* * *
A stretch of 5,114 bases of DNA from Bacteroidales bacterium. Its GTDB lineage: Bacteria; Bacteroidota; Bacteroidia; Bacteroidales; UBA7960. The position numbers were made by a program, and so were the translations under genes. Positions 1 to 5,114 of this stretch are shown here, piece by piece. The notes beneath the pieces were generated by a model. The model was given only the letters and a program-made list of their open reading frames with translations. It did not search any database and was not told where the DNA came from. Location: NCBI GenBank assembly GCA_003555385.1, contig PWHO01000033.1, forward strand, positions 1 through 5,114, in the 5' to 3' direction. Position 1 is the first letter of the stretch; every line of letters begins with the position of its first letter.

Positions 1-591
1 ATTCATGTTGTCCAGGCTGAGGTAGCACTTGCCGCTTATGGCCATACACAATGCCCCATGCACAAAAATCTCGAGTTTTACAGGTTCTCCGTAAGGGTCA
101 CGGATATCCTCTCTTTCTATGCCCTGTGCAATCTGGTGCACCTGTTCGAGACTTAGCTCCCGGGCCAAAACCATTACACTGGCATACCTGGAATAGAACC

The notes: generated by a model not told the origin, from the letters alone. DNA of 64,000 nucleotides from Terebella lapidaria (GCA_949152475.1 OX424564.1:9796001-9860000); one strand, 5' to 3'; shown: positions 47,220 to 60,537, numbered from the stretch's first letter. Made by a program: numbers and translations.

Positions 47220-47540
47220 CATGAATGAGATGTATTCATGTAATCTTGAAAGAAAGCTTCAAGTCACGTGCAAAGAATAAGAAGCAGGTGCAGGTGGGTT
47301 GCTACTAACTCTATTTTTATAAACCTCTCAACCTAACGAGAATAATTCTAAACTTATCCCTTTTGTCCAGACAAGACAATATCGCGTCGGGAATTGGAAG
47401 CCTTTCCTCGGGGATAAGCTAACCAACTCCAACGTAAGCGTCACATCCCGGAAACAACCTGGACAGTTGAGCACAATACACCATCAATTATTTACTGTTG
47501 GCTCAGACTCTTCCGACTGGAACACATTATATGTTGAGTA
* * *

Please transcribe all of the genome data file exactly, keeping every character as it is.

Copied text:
A stretch of 5,114 bases of DNA from Bacteroidales bacterium. Its GTDB lineage: Bacteria; Bacteroidota; Bacteroidia; Bacteroidales; UBA7960. The position numbers were made by a program, and so were the translations under genes. Positions 1 to 5,114 of this stretch are shown here, piece by piece. The notes beneath the pieces were generated by a model. The model was given only the letters and a program-made list of their open reading frames with translations. It did not search any database and was not told where the DNA came from. Location: NCBI GenBank assembly GCA_003555385.1, contig PWHO01000033.1, forward strand, positions 1 through 5,114, in the 5' to 3' direction. Position 1 is the first letter of the stretch; every line of letters begins with the position of its first letter.

Positions 1-591
1 ATTCATGTTGTCCAGGCTGAGGTAGCACTTGCCGCTTATGGCCATACACAATGCCCCATGCACAAAAATCTCGAGTTTTACAGGTTCTCCGTAAGGGTCA
101 CGGATATCCTCTCTTTCTATGCCCTGTGCAATCTGGTGCACCTGTTCGAGACTTAGCTCCCGGGCCAAAACCATTACACTGGCATACCTGGAATAGAACC

The notes: generated by a model not told the origin, from the letters alone. DNA of 64,000 nucleotides from Terebella lapidaria (GCA_949152475.1 OX424564.1:9796001-9860000); one strand, 5' to 3'; shown: positions 47,220 to 60,537, numbered from the stretch's first letter. Made by a program: numbers and translations.

Positions 47220-47540
47220 CATGAATGAGATGTATTCATGTAATCTTGAAAGAAAGCTTCAAGTCACGTGCAAAGAATAAGAAGCAGGTGCAGGTGGGTT
47301 GCTACTAACTCTATTTTTATAAACCTCTCAACCTAACGAGAATAATTCTAAACTTATCCCTTTTGTCCAGACAAGACAATATCGCGTCGGGAATTGGAAG
47401 CCTTTCCTCGGGGATAAGCTAACCAACTCCAACGTAAGCGTCACATCCCGGAAACAACCTGGACAGTTGAGCACAATACACCATCAATTATTTACTGTTG
47501 GCTCAGACTCTTCCGACTGGAACACATTATATGTTGAGTA